Friday, February 29, 2008

Why, oh why, are some REO's priced so high?


Can anyone explain why in todays market, so many REO properties are listed at wishing prices. I realize the outstanding loans might be very high but that has no bearing on the current market value of these properties. I know the banks are getting BPO's (broker price opinions) before setting the listing price. Is it the brokers that are out of touch with reality or is it the banks not wanting to believe "it's that bad". There are more and more REO's hitting the market with pricing close to 2002 prices yet there are still loads of them listing at crazy wishing prices.

For example, 26727 Chamomile St Murrieta. This is in Greer Ranch, a newer high end development in between the 15 and 215 fwys. Like most new developments there are loads of homes for sale in this development. Many of these are REO's. The price leaders just listed (probably re-listed as it's been REO'd for almost 6 months) has and asking price of $149 s/ft. That's a lot of extra money over the price leaders since this home is 4300 s/f. It's listed for $639k when it should be under $500k to be in line with the current crop of REO's. Those are not selling so if they actually want to sell this beast it should probably be in the mid 400s or lower. There are way too many homes listed around $100 s/f in this area for anyone to bother with this thing.

2 comments:

Buttermonkey said...

X, I've been wondering the same thing for months now. All I seem to see are repo's with hilarious prices. One POS house after another with a $500,000 price tag. I just LMAO all the way down the street.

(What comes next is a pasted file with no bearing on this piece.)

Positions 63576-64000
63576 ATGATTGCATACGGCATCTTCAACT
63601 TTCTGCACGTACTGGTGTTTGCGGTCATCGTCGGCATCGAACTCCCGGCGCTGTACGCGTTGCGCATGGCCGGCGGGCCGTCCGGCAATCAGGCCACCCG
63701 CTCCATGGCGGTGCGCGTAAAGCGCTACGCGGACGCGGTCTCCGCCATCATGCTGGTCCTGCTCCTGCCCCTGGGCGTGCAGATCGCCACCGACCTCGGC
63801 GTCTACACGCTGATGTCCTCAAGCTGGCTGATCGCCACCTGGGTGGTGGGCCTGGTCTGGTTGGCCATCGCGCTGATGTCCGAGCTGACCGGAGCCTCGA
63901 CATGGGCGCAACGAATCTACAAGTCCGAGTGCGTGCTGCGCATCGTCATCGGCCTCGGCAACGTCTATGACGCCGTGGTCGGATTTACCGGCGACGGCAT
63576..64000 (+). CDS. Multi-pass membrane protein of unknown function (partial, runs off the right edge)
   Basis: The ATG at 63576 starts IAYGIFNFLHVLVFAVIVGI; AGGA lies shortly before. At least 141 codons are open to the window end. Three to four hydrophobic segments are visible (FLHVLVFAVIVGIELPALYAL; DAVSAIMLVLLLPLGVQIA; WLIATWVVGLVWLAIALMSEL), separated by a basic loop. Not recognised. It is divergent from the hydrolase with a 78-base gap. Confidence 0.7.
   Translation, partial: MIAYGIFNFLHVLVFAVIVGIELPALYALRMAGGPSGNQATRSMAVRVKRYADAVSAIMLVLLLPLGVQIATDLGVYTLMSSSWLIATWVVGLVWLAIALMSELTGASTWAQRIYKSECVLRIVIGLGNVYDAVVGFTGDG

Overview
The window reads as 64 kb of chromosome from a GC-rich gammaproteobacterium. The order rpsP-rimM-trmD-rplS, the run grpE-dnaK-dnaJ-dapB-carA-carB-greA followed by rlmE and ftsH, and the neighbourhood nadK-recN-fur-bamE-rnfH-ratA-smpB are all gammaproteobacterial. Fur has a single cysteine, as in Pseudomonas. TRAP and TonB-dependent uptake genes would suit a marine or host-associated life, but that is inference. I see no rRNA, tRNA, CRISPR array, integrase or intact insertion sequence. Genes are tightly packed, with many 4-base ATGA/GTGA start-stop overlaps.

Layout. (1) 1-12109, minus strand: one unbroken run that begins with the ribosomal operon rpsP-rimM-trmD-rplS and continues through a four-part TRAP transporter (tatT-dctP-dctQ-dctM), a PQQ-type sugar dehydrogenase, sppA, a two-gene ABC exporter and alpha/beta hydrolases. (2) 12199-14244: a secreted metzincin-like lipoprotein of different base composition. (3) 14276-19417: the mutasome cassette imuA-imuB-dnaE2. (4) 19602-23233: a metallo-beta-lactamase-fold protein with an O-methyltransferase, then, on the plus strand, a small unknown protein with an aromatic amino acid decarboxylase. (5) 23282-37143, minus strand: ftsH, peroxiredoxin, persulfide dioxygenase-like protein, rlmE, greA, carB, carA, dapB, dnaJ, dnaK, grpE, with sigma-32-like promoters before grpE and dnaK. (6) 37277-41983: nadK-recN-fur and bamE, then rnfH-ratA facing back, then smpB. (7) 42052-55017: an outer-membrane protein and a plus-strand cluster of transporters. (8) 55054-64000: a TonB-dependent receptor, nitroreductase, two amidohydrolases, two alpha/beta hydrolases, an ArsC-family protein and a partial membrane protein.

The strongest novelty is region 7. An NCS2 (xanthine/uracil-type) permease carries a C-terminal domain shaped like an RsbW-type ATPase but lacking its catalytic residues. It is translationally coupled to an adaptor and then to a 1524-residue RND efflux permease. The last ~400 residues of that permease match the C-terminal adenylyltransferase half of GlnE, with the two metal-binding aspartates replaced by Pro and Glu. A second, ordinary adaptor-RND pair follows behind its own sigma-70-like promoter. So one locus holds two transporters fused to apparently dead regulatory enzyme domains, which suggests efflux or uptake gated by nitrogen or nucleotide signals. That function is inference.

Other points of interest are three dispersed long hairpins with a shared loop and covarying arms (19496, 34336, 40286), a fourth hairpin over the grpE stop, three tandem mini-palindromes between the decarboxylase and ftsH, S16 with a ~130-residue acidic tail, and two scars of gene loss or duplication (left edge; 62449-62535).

Oh, and the established areas are even funnier. In the neighborhood that I'm waiting on, everyone has decided to list their homes at $799,000, leave it on the market for 6 months at that price, take it off the MLS, then re-list it at $759,000. OMG! More LMAO! Like that $40,000 makes any difference! Try knocking off, say maybe, ten times that amount and we'll talk.

You wanna know what my theory is on this situation? I think that there are a whole lot of delusional sellers out there that are counting on the coming spring selling/buying season to save their asses. I've noticed a huge slowdown in price slashing and I'll bet you people are hopeful about spring.

Anonymous said...

I noticed big price drops right after the new year, but you are right they have seemed to stop. The next round of big price drops might not come until early summer once the banks realize that spring isn't going to make that house worth an extra $300,000.